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Ed Leahy

BY ED LEAHY

Ferry space could be "rationed" for no-deal Brexit

The government is preparing to allocate ferry space for vital supplies to avoid hold-ups at Calais after Brexit

Ferry space could be "rationed" for no-deal Brexit

Credit: Clive Darra

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The government is mulling plans to ration space on ferries to transport key supplies like food and medicine in the event of a no-deal Brexit.

Theresa May held two meetings last week to plan for severe disruption to the Dover-Calais ferry route in the event of a no-deal Brexit according to the Financial Times.

The paper reported that transport secretary Chris Grayling warned the cabinet of cross-channel trade between the two ports being cut by up to 87 per cent if Britain crashes out of Europe. With almost 90 per cent of Britain's fruit imported, fresh produce would be badly hit by any blockages to the route.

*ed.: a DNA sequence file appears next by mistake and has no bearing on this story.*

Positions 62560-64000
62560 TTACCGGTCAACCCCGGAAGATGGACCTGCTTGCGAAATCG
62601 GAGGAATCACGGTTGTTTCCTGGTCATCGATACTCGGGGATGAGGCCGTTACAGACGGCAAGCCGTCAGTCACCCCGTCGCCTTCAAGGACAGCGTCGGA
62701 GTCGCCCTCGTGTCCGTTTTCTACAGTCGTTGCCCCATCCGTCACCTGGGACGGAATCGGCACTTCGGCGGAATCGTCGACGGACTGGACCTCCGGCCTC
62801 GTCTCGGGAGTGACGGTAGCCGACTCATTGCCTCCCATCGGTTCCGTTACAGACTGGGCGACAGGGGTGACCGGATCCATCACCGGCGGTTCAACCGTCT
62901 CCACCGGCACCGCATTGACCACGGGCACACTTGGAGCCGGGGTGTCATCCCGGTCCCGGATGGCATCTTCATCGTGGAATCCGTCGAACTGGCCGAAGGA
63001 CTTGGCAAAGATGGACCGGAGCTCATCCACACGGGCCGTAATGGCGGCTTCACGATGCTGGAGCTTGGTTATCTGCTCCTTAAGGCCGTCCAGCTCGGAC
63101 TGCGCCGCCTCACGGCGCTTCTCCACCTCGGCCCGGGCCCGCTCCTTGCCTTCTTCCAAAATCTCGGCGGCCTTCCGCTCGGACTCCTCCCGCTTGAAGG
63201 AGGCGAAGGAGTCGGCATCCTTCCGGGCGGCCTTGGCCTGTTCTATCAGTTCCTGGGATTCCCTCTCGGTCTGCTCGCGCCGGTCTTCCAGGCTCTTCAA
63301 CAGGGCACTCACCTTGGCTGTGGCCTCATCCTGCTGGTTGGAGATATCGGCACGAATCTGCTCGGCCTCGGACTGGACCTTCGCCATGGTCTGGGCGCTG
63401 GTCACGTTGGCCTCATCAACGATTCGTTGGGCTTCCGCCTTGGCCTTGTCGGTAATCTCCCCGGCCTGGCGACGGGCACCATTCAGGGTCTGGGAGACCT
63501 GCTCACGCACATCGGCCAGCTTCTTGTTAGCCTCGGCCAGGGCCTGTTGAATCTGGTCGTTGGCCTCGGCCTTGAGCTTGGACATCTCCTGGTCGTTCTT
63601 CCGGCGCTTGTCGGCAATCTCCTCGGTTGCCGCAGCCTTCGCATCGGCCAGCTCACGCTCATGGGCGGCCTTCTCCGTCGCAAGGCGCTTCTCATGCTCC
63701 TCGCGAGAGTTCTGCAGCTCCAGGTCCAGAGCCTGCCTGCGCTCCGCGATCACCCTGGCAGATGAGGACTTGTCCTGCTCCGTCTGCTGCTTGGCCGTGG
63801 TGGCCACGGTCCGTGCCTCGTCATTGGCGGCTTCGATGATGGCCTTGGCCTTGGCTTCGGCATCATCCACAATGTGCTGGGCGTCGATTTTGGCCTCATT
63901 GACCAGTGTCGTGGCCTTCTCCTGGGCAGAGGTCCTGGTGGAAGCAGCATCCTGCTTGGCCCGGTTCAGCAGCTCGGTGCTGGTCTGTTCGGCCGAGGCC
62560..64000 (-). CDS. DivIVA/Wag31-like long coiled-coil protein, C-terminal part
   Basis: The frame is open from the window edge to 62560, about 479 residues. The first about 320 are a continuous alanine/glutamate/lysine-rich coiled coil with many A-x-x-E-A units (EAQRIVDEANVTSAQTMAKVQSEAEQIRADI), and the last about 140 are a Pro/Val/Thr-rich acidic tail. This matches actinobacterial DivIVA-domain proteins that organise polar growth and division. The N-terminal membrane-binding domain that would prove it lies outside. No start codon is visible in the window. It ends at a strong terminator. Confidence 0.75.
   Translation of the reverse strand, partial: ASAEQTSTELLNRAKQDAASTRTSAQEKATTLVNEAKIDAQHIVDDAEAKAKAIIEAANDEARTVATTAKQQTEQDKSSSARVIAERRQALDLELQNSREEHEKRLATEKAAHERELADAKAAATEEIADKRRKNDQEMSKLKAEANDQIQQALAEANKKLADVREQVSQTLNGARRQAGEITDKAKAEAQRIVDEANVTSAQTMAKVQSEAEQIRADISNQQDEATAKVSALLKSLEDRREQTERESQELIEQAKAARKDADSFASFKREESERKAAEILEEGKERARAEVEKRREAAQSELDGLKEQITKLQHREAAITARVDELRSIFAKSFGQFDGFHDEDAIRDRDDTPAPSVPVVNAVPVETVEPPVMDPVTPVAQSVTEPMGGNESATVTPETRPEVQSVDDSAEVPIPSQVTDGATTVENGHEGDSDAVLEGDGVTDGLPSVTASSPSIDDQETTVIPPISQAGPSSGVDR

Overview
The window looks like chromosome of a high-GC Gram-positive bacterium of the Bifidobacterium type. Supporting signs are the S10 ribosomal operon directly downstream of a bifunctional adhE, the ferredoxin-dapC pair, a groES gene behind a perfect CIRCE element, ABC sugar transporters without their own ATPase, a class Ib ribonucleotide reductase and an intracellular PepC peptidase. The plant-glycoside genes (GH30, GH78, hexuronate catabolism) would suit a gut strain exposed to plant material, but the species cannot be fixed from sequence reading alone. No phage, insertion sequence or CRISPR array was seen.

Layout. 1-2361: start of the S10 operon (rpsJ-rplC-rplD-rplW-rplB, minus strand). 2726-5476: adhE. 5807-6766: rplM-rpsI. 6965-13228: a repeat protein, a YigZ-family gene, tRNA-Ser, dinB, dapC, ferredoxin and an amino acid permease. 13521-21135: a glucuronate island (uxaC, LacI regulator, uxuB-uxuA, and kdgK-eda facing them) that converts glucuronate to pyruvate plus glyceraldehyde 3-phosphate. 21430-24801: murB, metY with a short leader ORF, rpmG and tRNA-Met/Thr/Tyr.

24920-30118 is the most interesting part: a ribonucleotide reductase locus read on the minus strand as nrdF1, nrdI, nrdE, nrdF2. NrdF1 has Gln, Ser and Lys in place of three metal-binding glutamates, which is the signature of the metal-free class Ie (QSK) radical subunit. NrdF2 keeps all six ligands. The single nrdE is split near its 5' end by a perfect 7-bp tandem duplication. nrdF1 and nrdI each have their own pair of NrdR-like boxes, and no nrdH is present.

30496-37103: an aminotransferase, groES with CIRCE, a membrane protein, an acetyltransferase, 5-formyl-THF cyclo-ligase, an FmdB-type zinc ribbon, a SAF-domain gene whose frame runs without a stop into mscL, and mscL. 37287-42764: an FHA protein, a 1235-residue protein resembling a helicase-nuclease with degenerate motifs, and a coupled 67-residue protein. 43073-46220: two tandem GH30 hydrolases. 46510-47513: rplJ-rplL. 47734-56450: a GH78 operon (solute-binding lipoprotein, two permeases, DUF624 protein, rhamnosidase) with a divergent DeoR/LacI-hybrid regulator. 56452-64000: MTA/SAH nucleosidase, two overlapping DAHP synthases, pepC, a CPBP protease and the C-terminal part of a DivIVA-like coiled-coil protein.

Whitehall officials have estimated any disruption to the route could take six months to resolve.

Grayling has allegedly written to colleagues seeking approval for the chartering of ships and ship space to carry vital supplies from France, and avoid tailbacks at Calais and Dover.

One government official told the FT: “Perishable goods like salads and vegetables won’t make it on to ‘DfT Seaways’. Some foods will run out in the supermarkets — it will be a bit like the USSR.” 

The Freight Transport Association has repeatedly stated that a no-deal Brexit is “not an option” for transport, with lorries also facing a heavy restriction on numbers due to a lack of permits required to carry goods.

In response the government said they would be operating a weighted permit allocation scheme, with food and medicines taking priority. A lottery would be held to allocate remaining permits to other goods, described as by one government official as "gearboxes versus pâté".

Parliament will vote on December 11 whether to accept Theresa May’s proposed Withdrawal Agreement, which keeps Britain in a customs union with the EU, much to the chagrin of many pro-Brexit politicians such as Jacob Rees-Mogg who said it was a "rotten deal".

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